6/5000) Ceremony of the Keys - where? Bought for £500.
7/8000) Wall of Sound - whose?
8/15000) Who killed Duncan in battle in 1040 to become king of Scotland? Bought for £2000.
9/25000) President of the European Commission? Time runs out.

The answers: Olympics, Swansea, whale, plum, Wagner, Tower of London, Phil Spector, Macbeth, Romano Prodi. He lost too much time on question one, but leaves with a very respectable £19,850. Top home broker was Ruth Barratt, whose two grand coup took her to £3,450.

We need a home caller. Step forward - a gentleman! Steven in Liverpool, with his girlfriend and one of his daughters. His stack:
1) Flinstones - Fred's pet dinosaur?

2) President of France in 1995?
3) Juice mixed with vodka to make Bloody Mary?
4) Won Wimbledon women's singles this year?
5) Who wrote "Dr Zhivago."

And stop. Dino, Jacques Chirac, tomato, Maria Sharapova, Boris Pasternak (not given on the show.)

Next week: once again, one million pounds. That'll be the fourth wodge of money to vanish down the back of the ITV sofa, then.


Ian Wright's I'D DO ANYTHING has been sold into the USA. A local version of the show, which invites people to face their worst fears to win prizes, will air on entertainment and sport network ESPN. The host will be George Gray, already known for his work on Junkyard Wars and Weakest Link Daily.

Ken Jennings Watch: the Jeopardy! champ-in-residence notched up another five wins, including a one-day record of 75 grand, taking his grand cash total to a syndicated record of USD 1,321,660. Jeopardy now takes a break for the summer, so KJ Watch will return in September.

Next week's highlight: second time around for the abbreviated, half-hour version of HERCULES. It's still on BBC3, when it deserves a showing on BBC2, but 2030 is your nightly appointment.


Celebdaq: Bekki's eviction dividend was only 110% of her share price, Shell's 104% and Ahmed's 96% were strong, while Nadia and Stuart both scored above 70%. Michelle only scored the house average 53%, but the underlying stock rose by 135%.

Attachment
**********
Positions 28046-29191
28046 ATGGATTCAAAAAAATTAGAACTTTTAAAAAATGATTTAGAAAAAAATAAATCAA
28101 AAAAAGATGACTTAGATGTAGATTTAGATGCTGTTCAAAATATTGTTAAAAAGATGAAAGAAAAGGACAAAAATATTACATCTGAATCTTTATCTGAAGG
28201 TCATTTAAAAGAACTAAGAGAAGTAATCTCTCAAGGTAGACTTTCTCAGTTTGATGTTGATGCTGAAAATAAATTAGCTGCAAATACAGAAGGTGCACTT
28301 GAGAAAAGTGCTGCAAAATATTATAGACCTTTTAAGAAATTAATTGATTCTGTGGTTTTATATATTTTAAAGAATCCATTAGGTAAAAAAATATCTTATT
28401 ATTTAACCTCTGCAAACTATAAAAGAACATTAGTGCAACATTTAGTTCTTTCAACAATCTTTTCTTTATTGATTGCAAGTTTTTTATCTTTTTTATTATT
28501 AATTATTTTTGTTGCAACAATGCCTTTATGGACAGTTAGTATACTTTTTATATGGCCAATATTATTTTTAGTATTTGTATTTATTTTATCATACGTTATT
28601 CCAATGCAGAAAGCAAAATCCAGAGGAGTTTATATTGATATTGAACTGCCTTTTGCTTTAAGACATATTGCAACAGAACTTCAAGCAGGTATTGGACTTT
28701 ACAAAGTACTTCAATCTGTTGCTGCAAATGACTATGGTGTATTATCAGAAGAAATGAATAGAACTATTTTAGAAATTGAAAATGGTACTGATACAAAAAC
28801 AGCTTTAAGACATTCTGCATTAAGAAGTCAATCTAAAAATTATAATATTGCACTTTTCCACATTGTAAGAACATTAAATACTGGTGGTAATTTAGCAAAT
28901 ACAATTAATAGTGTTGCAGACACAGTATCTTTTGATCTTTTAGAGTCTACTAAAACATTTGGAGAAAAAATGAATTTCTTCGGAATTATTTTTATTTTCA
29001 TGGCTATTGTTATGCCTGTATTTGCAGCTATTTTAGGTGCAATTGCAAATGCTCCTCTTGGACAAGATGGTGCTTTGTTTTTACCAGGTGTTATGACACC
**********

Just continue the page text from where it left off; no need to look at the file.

With six people up for removal last week, voting finally began in earnest. 1,688,101 votes were registered, almost exactly double the corresponding week last year, in spite of the extra day from the bomb scare. Ahmed secured 56%, Victor 29%, no-one else got much.

Faves Nadia (2.5 to win last weekend, 34 to leave) and Daniel (5.0 and 34) were up for the chop, along with Victor (15 and 8) and Jason (60 and 1.06). The bookies barely managed to make a book on the eviction, where Victor upset the odds and left, but did pay out on a couple having sex. This week's voting total was about 1.85 million, up from 1.1 million for eviction last year, but then another 860,000 called to put Jon back in. Victor took 47.15% of the vote, Jason 40.57%.

Saturday's Taped Task used the Revised Wipeout Scoring System, in which the first few questions are almost pointless, and only the questions at the end counts for anything. We didn't like this on HAVE A GO earlier in the year, but then no one tipped Nicky Campbell into a vat of fish guts, as happened here to questions answered incorrectly. Actually, that would be more entertaining than this sterile and unimaginative task, one that even SIMPLY THE BEST would reject as old hat. The prize fund is somewhere in the range £21,500 to £36,500.

Did we just use "sterile and unimaginative" about BIG BROTHER? You bet we did, the show has now become even less entertaining than the tortuous opening episode to SURVIVOR 1.